Our new chicks... Pics!

Discussion in 'Raising Baby Chicks' started by jamiebartlett, May 7, 2007.

  1. jamiebartlett

    jamiebartlett Chillin' With My Peeps

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    Well, Here they are.. a few weeks later. Feathering in and growing up! Ahh, So cute ![​IMG] They are just about 4 weeks old now...

    Golden Sexlink Pullet
    [​IMG]

    Silver Lakenvelder Pullet 1
    [​IMG]

    Silver Lakenvelder Pullet 2
    [​IMG]

    Salmon Favorelle Pullet (she's been seperated - she got picked on today and has a bloody neck. Hope to reunite them in a couple days. Poor girl all alone!
    [​IMG]

    Salmon Favorelle Cockarel
    [​IMG]

    Rhode Island Red Pullet 1
    [​IMG]

    Rhode Island Red Pullet 2
    [​IMG]

    Barred Rock PUllet 1
    [​IMG]

    Barred Rock Pullet 2
    [​IMG]

    Amercauna Pullet
    [​IMG]

    Their new division in the big coop! Safe from the 4 full grown hens...
    [​IMG]


    If anyone thinks I have a cockarel instead of a pullet on any of my chicks above please let me know!! I only want one cockarel/rooster and that's the salmon favorelle! Happy Viewing! All images are clickable to be bigger.
     
  2. iopele

    iopele Chillin' With My Peeps

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    Pretty chickies! [​IMG]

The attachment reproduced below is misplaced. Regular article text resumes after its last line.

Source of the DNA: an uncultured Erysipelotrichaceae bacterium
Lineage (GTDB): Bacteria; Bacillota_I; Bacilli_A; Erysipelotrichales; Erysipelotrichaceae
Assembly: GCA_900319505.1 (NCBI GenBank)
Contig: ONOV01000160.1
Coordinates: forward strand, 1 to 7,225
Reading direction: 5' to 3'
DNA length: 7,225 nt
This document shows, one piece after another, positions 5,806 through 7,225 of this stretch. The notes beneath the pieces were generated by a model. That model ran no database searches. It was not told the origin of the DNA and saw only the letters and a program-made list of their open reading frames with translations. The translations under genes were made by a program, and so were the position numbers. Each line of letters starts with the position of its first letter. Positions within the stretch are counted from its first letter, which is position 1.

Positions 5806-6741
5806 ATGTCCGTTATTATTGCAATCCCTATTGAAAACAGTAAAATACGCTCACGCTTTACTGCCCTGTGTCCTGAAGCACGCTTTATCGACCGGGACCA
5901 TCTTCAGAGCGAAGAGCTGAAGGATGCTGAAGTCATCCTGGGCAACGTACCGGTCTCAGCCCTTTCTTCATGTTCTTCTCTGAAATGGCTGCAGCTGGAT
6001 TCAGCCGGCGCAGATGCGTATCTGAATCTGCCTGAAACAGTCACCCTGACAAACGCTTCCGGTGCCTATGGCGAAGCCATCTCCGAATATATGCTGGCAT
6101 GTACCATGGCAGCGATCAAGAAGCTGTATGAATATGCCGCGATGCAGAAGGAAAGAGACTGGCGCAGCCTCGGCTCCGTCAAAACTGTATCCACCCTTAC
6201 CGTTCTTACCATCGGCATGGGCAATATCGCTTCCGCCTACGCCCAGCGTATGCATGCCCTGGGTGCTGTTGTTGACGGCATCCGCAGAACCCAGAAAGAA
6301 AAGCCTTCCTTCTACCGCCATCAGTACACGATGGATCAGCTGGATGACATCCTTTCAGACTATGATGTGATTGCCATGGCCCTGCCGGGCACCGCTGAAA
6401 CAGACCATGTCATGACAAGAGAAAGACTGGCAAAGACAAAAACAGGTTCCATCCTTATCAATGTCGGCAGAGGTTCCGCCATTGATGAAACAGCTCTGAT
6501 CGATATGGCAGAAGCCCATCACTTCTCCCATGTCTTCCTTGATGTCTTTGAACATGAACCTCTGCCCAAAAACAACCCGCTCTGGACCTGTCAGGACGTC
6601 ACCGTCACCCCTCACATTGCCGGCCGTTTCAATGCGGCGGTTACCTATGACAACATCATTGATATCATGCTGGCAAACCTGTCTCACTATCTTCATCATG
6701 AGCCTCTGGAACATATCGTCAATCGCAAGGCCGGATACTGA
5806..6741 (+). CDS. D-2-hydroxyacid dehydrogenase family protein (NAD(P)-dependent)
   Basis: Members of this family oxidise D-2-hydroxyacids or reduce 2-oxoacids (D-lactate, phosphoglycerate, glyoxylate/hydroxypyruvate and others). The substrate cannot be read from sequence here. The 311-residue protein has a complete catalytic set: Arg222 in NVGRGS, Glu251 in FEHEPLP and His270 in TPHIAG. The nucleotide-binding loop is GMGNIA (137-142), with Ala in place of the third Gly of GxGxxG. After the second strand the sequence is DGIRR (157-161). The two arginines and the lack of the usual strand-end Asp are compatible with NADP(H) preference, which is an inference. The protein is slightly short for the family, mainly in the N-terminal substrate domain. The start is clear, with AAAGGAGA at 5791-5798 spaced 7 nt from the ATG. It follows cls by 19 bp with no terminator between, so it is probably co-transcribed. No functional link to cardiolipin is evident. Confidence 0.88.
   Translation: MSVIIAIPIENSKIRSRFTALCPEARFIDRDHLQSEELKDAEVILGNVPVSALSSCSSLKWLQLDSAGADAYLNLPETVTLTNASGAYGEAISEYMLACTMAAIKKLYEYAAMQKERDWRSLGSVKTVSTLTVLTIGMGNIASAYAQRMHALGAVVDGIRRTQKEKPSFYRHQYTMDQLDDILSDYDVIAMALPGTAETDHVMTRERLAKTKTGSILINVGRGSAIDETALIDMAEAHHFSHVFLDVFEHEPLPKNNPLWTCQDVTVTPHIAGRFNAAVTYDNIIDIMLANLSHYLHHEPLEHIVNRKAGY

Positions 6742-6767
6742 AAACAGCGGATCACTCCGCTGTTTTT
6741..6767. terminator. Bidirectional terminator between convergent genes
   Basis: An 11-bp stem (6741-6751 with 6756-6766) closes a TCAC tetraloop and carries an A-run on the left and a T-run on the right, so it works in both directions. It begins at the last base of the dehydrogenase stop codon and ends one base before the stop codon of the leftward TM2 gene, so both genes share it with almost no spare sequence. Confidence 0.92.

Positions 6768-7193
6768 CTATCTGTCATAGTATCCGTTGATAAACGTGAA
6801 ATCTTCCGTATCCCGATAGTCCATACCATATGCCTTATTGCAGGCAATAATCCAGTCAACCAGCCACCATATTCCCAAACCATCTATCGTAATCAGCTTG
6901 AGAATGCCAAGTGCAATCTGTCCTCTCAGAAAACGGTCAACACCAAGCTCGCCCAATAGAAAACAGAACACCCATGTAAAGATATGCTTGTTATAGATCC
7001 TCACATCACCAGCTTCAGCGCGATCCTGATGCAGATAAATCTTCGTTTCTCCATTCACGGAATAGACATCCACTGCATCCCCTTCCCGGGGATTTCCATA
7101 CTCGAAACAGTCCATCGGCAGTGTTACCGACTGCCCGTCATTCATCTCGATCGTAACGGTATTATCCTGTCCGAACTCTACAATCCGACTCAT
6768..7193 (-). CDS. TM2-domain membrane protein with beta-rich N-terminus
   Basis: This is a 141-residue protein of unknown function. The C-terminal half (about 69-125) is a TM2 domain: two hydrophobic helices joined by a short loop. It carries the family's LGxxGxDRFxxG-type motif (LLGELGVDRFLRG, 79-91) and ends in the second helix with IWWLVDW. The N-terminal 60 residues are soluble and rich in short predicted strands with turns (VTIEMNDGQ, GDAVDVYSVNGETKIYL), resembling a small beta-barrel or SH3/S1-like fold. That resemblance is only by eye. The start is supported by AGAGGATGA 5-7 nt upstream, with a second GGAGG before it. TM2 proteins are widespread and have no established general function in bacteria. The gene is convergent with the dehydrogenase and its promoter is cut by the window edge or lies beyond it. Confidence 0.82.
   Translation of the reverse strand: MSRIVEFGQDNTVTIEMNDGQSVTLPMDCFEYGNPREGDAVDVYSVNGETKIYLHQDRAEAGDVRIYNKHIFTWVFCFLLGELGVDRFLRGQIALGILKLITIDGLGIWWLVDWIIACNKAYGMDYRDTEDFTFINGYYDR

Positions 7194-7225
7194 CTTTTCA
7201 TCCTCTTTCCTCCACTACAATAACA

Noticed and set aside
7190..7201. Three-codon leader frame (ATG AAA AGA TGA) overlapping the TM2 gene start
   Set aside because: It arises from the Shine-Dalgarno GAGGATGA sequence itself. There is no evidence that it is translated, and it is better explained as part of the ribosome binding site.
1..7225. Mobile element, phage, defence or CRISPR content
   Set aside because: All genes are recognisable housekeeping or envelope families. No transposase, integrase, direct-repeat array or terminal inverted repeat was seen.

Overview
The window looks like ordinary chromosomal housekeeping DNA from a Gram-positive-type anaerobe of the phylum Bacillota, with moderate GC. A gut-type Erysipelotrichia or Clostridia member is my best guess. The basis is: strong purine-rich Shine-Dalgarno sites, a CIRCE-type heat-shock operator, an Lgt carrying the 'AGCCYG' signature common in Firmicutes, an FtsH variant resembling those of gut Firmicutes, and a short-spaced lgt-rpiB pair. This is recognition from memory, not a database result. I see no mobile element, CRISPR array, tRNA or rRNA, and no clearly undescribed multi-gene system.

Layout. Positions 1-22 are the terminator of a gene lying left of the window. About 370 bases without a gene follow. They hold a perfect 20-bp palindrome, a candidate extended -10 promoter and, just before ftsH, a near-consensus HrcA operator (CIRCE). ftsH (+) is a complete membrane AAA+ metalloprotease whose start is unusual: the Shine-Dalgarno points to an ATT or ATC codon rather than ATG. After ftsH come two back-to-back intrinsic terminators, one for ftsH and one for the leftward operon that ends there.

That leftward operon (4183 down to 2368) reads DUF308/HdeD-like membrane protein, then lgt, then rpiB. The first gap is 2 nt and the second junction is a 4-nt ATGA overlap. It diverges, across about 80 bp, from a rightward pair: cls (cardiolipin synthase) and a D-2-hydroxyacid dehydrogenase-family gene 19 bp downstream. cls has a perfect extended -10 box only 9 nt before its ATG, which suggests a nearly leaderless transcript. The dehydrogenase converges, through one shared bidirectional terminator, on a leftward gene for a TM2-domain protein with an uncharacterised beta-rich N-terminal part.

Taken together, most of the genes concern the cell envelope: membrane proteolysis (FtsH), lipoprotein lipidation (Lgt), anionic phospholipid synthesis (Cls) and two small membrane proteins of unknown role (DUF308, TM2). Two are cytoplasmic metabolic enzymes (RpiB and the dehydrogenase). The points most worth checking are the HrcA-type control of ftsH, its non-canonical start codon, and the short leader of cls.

My chickens started pecking each other really bad a few months ago, and I read that if you hang a head of cabbage in their coop, they'll peck that instead. For some reason it's important to hang it rather than putting it on the ground or mounting it on the door (like with a nail) or something. Anyway, it really worked for my hens, and cabbage is cheap--you might try it!

    Good luck with your chickens! [​IMG]
     
  3. jamiebartlett

    jamiebartlett Chillin' With My Peeps

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    really? I may do that! How did you hang your cabbage? I hear string is a no-no in the coop. [​IMG] Also, are they old enough for cabbage - 3-4 week old mixture in this group..
     
    Last edited: May 7, 2007
  4. iopele

    iopele Chillin' With My Peeps

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    Yes, string is bad bad bad. Chickens will peck it up in an instant and then it binds their intestines and kills them by internal strangulation--a really bad way to go, too. *shudder*

    To hang the cabbages, I took a screwdriver and jammed it through the base of the cabbage to make a hole, then put a piece of wire through it and wired the other end to the top of my pen. I'd imagine you could do pretty much the same thing with a wire coathanger hanger--make a hole somehow, hook it through, and attach it so it hangs fairly freely. I noticed my hens lost interest in the heads after a couple days when it started getting soft, so I replaced it every other day. They pecked the heck out of those cabbages, too! [​IMG]